Good morning everyone!
As organizing tropical storms generally do, Emily did a couple of center reformations on Tuesday, and will probably do some more over the next few days. The National Hurricane Center and I share the viewpoint that the current center location and direction is highly suspect even when recon planes are out investigating the system. During the recon mission today, they discovered that the satellite appearance does not match what is going on below the cloud deck at the surface. My forecast yesterday notably busted timewise/trackwise because of the easterly reformations. With this in mind I have made my forecast below.
Emily is doing much better than yesterday, especially this evening. There have been no outrunning problems, except for maybe forecasters at the NHC today. Emily reformed farther east and south a couple times today, enough that the NHC had called a stall during the afternoon hours to make up for time. Emily did not actually stall, but its position over 6 hours did not change do to the reformation within their 6 hour forecasting period. Also of note tonight…I am seeing an outflow boundary moving away from Emily. This is kinda like burping a baby. The baby will put up a fuss for a couple hours, then burp, and calm down a bit. This is the same thing Emily may do tonight. A satellite pass that shows winds inside of storms also showed Emily with a much weaker surface reflection that is to be expected. Some dry air is also noted on the western side of satellite at 2:30Z/10:30pm ET. With this I expect a very temporary weakening. Below is the current information on Emily:
- Maximum Sustained Wind: 50 mph (this may have been as high as 60 mph early this evening and may still be between 50-60 mph)
- Movement: WNW at 14 mph
- Minimum pressure: 1005 mb
- Location: 16.2N 66.7W or 265 miles SE of Santo Domingo, DR
- IKE: 2.01
- 24 Hours — 11pm Wednesday: 65 mph 18.1N 71.4W **Moving inland
- 48 Hours — 11pm Thursday: 45 mph 21.1 N 75.6W **Near Cuba
- 72 Hours — 11pm Friday: 50 mph 25.4N 78.6W **Near the western Bahamas
Emily seems to want to stay on a westerly heading, so I have extrapolated out the current motion for my first 12 hours. From there I have a general WNW to NW turn near Haiti. If any more reformations do occur, which they probably will, this forecast in the first day will be off in the direction of the reformation. On this track, Emily has more time over water, and less time over the very high mountains of Hispaniola. For this reason I went up to 65 mph for a landfall wind reading in the southwestern Dominican Republic. There are mountains on that skinny little southern peninsula in southern Haiti, so I do bring Emily down to 45 mph, but it could go lower if Emily makes landfall farther east. I did go a bit farther east tonight with my forecast because of the track today and reformations. Models have shifted back and forth during the day, and there is no general trending to the east or west. I can also see a few hints of the turn beginning to the WNW.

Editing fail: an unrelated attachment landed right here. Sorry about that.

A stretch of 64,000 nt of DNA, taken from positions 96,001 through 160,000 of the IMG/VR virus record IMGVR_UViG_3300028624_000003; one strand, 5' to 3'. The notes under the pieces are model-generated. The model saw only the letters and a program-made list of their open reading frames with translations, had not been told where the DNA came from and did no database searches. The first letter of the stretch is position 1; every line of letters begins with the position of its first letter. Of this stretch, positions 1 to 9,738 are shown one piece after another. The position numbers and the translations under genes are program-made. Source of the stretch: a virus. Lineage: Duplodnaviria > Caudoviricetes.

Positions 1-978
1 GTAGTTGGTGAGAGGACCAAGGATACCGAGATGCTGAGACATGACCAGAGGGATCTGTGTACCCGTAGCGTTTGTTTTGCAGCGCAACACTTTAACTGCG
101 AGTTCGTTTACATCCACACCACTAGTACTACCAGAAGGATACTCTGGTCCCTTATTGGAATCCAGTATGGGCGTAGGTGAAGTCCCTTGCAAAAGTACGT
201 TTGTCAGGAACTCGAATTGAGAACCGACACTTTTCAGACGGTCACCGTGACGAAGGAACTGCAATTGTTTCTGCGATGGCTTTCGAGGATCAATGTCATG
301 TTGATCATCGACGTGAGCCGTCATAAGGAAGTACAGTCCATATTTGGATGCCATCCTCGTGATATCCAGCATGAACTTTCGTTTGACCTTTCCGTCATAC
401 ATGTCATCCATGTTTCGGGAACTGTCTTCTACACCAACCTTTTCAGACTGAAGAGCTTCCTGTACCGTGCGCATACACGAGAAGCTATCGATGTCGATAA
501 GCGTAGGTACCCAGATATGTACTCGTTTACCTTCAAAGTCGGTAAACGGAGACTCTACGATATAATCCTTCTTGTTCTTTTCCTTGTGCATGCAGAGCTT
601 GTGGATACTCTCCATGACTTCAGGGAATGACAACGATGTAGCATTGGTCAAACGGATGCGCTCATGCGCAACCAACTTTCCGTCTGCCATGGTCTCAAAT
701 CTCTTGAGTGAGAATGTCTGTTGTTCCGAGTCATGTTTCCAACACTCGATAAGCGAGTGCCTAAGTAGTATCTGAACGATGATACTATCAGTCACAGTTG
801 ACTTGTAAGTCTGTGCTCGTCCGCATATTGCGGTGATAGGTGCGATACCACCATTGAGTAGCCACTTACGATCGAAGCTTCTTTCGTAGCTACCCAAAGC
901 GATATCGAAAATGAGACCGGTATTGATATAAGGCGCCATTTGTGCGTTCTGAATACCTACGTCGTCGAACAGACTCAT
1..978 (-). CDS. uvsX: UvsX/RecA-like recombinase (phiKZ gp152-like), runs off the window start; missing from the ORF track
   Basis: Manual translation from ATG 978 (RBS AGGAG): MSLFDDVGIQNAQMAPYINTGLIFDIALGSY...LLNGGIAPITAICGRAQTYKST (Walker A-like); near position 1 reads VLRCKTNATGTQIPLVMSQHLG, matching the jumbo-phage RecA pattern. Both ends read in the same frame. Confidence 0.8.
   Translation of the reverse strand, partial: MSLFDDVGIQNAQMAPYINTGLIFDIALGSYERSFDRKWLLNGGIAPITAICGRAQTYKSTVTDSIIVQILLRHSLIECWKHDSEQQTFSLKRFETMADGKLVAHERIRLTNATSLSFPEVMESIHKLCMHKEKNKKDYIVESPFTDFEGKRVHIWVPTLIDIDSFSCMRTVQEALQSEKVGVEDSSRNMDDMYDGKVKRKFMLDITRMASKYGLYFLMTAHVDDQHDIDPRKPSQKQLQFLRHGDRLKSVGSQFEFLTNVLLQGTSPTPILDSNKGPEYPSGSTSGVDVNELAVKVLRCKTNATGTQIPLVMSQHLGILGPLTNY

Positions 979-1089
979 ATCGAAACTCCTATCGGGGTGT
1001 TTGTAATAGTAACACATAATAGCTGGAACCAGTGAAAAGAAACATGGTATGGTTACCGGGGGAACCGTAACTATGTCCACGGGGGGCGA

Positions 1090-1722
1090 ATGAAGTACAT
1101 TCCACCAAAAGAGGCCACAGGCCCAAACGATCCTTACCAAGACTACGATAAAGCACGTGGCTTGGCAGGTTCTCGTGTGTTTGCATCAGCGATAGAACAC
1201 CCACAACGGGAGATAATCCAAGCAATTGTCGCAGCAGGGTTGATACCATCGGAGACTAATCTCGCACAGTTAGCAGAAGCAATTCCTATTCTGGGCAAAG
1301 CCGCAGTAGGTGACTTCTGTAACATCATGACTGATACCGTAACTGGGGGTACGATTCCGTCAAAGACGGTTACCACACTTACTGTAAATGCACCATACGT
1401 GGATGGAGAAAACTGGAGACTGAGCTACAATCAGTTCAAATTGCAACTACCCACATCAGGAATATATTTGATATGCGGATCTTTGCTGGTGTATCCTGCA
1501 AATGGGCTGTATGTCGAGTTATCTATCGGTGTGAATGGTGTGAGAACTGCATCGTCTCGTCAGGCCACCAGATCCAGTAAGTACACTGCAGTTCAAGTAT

My thinking is similar to last night out to Friday. I believe high pressure will keep Emily in the western Bahamas or straits between Andros Island and Florida. Beyond this, we will have to see exactly how strong Emily and the high pressure is, but Emily should accelerate north and eastward away from Florida. Near the Carolinas, Emily will be moving ENE away from the United States at the area of high pressure sling shots Emily toward the east. I think this sling shot will be to the north of Bermuda, but they should be watching this system.
Further Remarks: Recon has begun investigating this system, and if anything notable is reported I will update again before I go to bed. I will repeat myself every night until Emily dissipates…please prepare your hurricane kits now if you are in or anywhere near the cone of uncertainty. I have drawn in the wind swath of tropical storm force winds, which are almost reaching Puerto Rico, and will reach the Dominican Republic much earlier than the center of Emily comes ashore. Emily has already indirectly caused a fatality in Martinique. Emily was not a tropical storm at the time, but it did a considerable amount of damage in some of the eastern islands. Be careful and take necessary precautions!! Tomorrow I will look at the possible risks for Florida, but everyone in Hispaniola, Cuba, and the Bahamas should expect 3-5″ of rain or more in mountainous areas. Anyone in Haiti and the DR should expect mudslides and flash floods!!